Ecological considerations are also included in the proposal as the project includes the planting of trees alongside the terminal. Solar panels will be a major installation and the parking garage will feature electric vehicle-only spaces as well as charging stations.
The design team is headed up by architectural firm A69 in partnership with companies like Metroprojekt, Sudop EU and Sudop Prague.
The modernizing endeavor is expected to be completed in 2026.
Czech Television journalist Nora Fridrichová has launched a charitable initiative called Šatník (The Wardrobe).
The project began in early March and has already received massive interest from the public. Šatník will accept donations of clothing, shoes toiletries, toys, appliances, and sports equipment to be given to single-parent families in need.
Donations are not limited to those living in Prague. Now that the restrictions on movement between zones has been lifted, those living in surrounding regions can come to collect donations after registering and being approved.
Šatník is currently headquartered in Prague at the Kasarna Karlín, a former a military outpost more recently used to house cultural events.
A spokesperson stated, “We can’t show or play theater in our hall right now – but we have a great replacement!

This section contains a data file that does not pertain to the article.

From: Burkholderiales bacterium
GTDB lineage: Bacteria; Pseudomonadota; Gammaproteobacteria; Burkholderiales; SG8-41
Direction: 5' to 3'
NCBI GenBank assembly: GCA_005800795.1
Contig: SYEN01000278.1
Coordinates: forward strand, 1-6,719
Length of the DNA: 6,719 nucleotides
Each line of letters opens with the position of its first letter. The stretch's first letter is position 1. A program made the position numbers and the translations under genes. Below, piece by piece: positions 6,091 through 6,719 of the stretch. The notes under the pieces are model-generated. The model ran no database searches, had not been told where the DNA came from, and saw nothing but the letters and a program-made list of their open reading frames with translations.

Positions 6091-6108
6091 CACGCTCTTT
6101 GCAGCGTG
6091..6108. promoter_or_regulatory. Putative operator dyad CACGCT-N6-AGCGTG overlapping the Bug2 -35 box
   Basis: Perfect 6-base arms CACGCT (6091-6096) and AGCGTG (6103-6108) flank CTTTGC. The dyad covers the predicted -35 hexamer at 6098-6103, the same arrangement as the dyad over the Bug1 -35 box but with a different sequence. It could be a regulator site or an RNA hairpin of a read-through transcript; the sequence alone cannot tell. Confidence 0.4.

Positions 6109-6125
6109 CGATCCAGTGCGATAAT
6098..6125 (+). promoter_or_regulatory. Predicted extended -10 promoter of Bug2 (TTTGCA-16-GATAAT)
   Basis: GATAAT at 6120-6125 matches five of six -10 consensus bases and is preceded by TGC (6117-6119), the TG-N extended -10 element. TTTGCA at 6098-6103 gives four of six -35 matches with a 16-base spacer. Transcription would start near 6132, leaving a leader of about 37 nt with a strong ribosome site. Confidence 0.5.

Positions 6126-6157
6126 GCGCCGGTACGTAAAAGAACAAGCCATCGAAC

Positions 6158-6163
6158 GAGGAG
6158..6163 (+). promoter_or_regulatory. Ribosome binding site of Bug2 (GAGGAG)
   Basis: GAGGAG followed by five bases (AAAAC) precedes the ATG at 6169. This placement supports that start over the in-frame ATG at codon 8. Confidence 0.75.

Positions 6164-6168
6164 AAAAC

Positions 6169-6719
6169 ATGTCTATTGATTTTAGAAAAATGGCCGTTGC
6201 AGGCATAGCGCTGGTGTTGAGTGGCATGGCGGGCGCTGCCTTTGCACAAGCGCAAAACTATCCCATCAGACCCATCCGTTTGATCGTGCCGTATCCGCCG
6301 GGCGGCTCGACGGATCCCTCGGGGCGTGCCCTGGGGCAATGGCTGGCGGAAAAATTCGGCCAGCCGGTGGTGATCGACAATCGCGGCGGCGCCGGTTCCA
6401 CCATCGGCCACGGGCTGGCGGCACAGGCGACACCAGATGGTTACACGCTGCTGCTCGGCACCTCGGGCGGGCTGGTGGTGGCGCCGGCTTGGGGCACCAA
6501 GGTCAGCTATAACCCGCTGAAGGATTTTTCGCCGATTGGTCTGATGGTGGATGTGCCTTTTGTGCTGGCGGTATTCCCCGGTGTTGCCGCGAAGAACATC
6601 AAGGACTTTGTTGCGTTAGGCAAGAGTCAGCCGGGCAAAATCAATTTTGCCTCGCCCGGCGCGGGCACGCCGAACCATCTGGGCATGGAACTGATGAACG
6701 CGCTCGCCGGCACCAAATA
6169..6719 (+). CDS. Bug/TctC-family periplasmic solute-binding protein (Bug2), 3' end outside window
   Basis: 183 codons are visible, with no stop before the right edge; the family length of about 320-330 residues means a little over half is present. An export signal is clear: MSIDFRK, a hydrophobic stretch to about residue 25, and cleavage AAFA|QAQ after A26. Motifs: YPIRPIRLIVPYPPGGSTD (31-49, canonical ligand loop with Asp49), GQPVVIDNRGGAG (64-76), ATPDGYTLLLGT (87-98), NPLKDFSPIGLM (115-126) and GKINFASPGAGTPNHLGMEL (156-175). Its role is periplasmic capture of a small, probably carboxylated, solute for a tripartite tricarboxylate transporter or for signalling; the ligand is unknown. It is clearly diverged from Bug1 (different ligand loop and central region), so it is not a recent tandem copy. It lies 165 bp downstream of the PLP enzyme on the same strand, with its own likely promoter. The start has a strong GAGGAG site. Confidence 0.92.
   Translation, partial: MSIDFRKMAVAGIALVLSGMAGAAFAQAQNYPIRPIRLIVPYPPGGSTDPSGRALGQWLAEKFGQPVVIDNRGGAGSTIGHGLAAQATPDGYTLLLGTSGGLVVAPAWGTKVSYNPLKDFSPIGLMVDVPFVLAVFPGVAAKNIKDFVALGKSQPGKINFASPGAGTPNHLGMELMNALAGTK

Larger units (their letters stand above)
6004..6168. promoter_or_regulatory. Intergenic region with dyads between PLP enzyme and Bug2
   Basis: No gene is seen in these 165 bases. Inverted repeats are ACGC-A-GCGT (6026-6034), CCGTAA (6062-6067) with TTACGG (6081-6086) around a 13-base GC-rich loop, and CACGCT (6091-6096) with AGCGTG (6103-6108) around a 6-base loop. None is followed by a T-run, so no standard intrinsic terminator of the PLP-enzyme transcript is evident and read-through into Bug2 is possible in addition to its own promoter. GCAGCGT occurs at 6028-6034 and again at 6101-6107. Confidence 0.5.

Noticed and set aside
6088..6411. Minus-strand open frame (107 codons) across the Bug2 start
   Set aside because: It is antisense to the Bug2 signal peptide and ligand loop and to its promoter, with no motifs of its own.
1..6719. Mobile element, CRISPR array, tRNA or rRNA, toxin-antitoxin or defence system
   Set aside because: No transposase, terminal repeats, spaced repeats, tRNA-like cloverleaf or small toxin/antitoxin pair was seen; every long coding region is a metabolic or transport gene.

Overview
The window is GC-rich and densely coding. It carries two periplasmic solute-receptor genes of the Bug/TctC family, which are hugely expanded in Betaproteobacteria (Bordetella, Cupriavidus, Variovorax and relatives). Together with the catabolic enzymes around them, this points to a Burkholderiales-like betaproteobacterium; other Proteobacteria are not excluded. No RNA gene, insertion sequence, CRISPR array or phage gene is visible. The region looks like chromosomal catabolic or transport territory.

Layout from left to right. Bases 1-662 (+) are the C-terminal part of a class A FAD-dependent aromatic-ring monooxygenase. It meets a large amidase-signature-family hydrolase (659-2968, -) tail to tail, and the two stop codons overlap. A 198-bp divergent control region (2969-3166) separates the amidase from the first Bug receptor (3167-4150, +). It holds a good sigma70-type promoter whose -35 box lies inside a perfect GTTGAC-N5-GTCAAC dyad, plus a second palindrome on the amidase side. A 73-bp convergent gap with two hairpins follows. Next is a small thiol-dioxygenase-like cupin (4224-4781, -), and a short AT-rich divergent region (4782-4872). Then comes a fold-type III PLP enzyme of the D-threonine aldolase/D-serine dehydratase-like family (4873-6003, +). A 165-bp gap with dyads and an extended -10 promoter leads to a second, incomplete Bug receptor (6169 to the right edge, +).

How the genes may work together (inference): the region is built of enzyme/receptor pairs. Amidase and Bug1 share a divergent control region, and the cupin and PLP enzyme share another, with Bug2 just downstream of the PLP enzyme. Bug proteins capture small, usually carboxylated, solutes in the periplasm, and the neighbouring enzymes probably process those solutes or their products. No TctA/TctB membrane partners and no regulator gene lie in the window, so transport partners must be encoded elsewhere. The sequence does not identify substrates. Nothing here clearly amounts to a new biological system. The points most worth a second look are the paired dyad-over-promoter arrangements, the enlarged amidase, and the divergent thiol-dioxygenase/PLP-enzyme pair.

Fridrichková is known to be a longtime advocate for single people and has even inspired a similar initiative in Pilsen called Girls for Girls which also offers a wardrobe of donations for single-parent families.
“We got the idea to set it up at about the same time as, for example, in Prague, the presenter of the Czech Television program 168 Hours, Nora Fridrichová. And when we published information that we were preparing it, a similar group of women from Planá contacted us, who want to help in their surroundings. It is amazing to see a wave of solidarity rising from below in these difficult times,” said founder Marketá Čekanová.
Fridrichková’s organization is also working to provide children with laptops and electronics for distanced learning as well as partnering with food delivery services to donate to single people.
Single-parent families wishing to receive donations must first register with Šatník by contacting [email protected]
Donations will be accepted on Fridays and Saturdays from 10 am to 7 pm at the Karlin Barracks and which can be found at Prvního pluku 20/2, Prague 8 and can be reached by calling 735 642 792.
Ahoj rodičové, v sobotu má náš Šatník mimořádně zavřeno (filmaři v areálu), takže místo ní mimořádně otevíráme ve středu a ve čtvrtek, vždy 15-18.
Budeme se na vás moc těšit! pic.twitter.com/zbKeqWZzjP
— Nora Fridrichova (@NoraFridrichova) April 19, 2021